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Noennig (left) joins her TFAS classmates to hear advice from IPJ alumna, Elizabeth Jia (IPJ 05) (right), during the 2015 IPJ alumni roundtable.

stone to success, not just in journalism, but in all aspects of her future. Like many TFAS students, Noennig took advantage of the countless workshops, networking meetings and seminars focused on making sure students have the keys to succeed in any professional environment.

No matter where my career goes, IPJ has helped me advance in my professional development,” Noennig said.

Noennig thanks TFAS supporters for helping her get where she is today and says that the ideas she learned through the program are an integral alternative to what most students receive at public university.

“The people who give to TFAS helped me get to D.C. and opened the doorways for my future,” Noennig said. “I would encourage them to keep giving because I want other students to have that experience in opening up their views, no matter what career they want to go into,” Noennig said.

For more information on the Institute on Political Journalism please visit www.DCinternships.org.

Alumni Spotlight – Brianna Cicero

briana-ciceroBrianna Cicero is a recent alumna of the Institute on Political Journalism. During her 8 weeks in DC, she interned for The Stream, attended site briefings at The Washington Post and Capitol Hill, interviewed U.S. Senators, earned 6 credits from George Mason University and made plenty of memories with ‘her family’.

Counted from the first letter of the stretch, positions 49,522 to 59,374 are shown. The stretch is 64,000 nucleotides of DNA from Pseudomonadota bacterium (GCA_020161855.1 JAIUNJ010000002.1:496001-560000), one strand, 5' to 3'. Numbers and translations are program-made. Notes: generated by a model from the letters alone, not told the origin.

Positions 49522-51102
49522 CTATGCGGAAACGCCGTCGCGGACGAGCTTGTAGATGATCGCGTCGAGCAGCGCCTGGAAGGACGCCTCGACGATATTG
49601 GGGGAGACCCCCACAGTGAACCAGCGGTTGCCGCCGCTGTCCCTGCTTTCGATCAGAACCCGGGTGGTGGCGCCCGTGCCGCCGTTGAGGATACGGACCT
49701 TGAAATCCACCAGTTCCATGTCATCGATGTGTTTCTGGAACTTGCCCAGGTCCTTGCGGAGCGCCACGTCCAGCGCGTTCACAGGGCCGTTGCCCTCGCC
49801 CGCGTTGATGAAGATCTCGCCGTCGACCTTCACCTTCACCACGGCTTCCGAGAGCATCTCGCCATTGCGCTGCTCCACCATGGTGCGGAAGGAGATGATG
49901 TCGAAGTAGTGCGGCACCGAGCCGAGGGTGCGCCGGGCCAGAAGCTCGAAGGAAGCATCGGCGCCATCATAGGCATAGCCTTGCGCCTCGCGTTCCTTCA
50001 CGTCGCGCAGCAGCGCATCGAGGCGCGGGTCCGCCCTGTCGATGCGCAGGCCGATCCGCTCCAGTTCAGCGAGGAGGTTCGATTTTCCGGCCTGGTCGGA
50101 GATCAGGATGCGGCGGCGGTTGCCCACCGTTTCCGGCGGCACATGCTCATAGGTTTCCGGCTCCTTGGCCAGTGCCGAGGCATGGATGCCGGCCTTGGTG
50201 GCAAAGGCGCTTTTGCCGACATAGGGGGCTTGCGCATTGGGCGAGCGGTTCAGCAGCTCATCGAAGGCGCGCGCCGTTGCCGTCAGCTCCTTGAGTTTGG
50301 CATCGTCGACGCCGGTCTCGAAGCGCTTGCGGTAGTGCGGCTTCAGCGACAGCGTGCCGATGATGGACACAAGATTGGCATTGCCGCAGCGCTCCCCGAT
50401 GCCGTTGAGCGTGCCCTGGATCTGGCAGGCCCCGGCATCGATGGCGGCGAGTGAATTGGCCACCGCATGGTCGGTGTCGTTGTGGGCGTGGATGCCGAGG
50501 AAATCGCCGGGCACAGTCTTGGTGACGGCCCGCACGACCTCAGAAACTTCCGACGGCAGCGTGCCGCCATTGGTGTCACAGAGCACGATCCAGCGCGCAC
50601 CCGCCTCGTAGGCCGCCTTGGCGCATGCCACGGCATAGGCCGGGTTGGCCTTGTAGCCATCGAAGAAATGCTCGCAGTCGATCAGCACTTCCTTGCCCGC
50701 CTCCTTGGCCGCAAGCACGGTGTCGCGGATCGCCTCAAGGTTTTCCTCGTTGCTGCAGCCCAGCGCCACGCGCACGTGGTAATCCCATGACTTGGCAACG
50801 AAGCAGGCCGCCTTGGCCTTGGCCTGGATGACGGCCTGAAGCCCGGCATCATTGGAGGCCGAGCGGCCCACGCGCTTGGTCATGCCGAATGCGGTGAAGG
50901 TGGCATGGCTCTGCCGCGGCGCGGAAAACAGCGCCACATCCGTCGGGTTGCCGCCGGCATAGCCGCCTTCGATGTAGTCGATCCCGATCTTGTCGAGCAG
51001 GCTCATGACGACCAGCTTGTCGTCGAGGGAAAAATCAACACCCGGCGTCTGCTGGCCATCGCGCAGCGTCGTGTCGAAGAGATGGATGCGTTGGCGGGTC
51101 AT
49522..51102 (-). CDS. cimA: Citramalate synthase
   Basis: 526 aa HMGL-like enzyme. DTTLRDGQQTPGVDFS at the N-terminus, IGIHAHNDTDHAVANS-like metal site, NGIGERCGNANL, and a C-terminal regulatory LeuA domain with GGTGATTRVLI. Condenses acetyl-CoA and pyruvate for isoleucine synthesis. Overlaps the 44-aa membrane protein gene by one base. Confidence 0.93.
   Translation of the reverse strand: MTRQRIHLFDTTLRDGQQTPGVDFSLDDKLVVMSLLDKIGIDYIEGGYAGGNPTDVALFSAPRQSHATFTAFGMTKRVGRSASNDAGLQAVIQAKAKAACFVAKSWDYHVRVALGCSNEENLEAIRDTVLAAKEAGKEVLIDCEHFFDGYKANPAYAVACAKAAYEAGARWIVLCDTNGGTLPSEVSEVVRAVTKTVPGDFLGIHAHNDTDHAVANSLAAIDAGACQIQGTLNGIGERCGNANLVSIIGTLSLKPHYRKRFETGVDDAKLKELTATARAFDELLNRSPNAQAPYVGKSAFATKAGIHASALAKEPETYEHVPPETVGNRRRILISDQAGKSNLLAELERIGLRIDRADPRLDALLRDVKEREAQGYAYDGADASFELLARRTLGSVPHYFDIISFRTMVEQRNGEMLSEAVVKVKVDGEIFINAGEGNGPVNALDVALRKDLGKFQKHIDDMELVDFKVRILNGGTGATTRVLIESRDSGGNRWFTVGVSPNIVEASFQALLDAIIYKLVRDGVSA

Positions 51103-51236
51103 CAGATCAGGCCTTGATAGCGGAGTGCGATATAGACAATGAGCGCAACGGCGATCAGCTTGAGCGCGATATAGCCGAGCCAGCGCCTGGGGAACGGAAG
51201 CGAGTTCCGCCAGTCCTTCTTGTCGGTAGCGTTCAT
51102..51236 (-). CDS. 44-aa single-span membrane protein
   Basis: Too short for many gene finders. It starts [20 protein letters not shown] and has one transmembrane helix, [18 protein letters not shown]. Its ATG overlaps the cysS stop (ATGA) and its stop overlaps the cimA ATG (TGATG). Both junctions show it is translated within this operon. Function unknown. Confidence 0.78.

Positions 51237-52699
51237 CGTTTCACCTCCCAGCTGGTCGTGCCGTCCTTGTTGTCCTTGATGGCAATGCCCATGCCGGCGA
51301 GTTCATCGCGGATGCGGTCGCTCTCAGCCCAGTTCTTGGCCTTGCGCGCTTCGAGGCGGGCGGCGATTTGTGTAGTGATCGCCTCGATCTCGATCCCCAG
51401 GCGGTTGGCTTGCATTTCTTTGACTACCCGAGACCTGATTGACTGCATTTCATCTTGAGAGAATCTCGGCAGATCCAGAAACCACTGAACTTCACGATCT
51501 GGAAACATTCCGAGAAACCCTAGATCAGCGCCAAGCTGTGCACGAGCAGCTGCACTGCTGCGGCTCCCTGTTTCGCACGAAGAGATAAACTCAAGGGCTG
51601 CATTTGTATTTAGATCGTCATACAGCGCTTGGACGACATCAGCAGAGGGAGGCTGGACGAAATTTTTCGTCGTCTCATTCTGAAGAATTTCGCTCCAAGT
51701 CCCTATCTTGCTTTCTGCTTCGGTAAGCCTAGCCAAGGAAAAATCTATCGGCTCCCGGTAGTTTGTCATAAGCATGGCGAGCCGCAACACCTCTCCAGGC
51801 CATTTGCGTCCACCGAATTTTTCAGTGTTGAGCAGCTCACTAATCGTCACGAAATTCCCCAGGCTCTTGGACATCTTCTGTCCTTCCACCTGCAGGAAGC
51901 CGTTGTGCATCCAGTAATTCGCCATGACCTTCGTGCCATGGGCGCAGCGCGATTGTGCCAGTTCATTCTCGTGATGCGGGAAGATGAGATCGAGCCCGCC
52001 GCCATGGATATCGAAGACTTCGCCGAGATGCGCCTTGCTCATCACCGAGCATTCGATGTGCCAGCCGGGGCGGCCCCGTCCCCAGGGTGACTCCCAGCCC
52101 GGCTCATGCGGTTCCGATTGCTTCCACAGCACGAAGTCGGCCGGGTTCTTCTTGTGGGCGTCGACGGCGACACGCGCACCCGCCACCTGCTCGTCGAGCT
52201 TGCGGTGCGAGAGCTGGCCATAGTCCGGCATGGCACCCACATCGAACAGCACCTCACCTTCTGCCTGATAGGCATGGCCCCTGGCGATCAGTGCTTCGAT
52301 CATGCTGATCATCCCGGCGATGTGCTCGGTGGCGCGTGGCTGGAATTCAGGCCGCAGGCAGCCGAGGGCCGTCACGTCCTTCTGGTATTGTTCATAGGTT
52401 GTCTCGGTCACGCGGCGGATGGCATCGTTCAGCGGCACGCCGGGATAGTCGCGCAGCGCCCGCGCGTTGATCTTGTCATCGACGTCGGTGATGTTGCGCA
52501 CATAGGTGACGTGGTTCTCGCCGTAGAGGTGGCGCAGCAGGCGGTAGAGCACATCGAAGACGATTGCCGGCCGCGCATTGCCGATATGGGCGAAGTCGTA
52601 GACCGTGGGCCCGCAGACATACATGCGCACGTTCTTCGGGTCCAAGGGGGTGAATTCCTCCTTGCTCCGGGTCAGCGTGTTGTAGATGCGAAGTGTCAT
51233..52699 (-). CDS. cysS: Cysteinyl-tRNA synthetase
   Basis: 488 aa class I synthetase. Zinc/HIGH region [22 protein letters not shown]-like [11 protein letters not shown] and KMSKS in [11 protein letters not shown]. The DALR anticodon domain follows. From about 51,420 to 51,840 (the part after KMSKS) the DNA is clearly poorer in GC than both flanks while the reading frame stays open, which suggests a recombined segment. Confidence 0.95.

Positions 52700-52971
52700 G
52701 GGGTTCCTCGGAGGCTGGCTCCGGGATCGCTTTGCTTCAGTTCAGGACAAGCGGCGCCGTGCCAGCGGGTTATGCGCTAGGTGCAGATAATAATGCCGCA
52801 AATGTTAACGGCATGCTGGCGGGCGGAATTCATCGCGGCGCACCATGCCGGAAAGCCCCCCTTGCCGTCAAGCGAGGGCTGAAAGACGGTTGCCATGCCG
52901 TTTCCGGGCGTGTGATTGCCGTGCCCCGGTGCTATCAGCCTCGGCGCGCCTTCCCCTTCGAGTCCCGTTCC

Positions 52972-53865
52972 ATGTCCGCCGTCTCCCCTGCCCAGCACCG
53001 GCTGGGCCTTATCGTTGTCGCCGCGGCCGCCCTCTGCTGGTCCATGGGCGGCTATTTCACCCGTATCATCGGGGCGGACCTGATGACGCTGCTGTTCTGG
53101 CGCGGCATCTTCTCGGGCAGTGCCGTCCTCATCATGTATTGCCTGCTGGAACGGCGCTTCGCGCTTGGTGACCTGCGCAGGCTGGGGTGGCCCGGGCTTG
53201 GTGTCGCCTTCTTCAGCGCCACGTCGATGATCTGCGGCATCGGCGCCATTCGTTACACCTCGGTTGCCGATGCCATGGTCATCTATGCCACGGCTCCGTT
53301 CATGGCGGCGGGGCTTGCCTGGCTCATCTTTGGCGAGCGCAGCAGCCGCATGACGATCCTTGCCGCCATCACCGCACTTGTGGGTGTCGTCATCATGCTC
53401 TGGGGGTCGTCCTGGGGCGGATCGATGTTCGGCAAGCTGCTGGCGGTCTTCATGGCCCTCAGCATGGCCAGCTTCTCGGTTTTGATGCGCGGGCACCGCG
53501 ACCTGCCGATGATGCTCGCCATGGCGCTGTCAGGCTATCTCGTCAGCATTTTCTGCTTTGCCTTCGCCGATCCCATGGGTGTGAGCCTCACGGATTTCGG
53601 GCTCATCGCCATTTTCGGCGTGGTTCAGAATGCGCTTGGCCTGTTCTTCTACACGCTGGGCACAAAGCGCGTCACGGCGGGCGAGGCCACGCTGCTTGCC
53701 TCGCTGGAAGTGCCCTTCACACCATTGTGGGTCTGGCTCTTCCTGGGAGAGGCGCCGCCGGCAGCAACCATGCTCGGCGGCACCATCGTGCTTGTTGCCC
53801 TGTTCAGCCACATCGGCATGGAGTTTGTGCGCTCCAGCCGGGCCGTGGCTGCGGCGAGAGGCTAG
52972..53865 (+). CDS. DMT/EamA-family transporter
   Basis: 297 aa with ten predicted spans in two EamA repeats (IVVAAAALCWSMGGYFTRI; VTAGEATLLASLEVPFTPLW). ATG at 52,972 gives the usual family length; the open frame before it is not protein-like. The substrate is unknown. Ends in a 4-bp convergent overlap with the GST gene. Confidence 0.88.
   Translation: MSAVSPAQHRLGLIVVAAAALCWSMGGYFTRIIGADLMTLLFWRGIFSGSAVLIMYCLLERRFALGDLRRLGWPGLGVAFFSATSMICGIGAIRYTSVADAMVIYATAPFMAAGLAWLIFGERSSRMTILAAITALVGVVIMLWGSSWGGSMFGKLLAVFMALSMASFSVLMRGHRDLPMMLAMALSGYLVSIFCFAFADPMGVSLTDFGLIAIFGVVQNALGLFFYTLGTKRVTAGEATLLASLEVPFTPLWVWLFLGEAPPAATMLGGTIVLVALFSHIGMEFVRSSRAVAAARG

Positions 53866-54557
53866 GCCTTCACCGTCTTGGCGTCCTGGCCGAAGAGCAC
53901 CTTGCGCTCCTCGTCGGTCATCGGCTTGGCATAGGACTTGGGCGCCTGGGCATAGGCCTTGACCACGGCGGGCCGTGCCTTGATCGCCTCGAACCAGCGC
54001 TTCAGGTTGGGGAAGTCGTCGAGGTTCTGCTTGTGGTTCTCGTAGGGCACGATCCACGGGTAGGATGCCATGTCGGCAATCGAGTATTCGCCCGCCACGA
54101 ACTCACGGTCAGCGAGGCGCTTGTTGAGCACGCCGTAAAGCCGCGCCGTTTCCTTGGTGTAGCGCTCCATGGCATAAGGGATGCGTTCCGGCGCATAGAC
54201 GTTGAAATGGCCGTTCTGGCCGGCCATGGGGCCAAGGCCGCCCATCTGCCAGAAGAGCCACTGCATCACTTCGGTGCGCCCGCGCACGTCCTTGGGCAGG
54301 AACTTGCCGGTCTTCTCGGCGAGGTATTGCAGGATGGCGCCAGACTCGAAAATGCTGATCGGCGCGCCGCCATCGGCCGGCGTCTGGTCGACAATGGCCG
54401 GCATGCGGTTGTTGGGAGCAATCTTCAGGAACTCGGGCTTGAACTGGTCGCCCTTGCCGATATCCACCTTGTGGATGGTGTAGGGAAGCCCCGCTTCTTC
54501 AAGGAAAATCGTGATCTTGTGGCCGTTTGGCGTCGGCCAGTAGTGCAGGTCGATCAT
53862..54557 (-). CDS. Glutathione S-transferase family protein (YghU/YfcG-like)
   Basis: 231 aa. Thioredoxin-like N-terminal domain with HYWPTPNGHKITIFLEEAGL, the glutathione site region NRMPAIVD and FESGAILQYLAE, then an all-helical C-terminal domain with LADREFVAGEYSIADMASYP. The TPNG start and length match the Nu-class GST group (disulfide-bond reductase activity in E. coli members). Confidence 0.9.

Brianna began her sophomore year at Temple University the past fall. During her freshman year at Eastern University, she was a writer for her college’s newspaper, the Editor-In-Chief of her college’s literary magazine, and the Co-Editor for her college’s Odyssey Online team. Brianna, a competitive horseback rider, also served as a social media intern for Judge My Ride, allowing her to gain experience while working with a topic she loves.briana-cicero-2

Read the article she wrote on her summer with TFAS here. For more information on our summer program, please visit www.DCinternships.org.

Alumni Spotlight – Meredith Wohl

After spending the summer of 2015 in DC giving tours of the national monuments and working as a photographer, Meredith Wohl returned to The District this past summer to participate in the Institute on Political Jmeredith-1ournalism.

Meredith, a senior at the College of Charleston, spent her summer as the Digital Media Intern for the American Trucking Association’s publication, Transport Topics News.

meredith-2On campus, Meredith serves as General Manager of her university’s radio station where she manages a team of 150 fellow students and hosts to weekly programs. She is also the Vice President of the Debate Team, Contributing Editor of The Odyssey and writer for SceneSC.

Meredith is a member of the National Society of Collegiate Scholars (NSCS). Read their blog on her summer with TFAS, valuable advice she learned during the program and her future goals in the journalism world.

For more information on our programs, please visit www.DCinternships.org.

Holiday Season in The District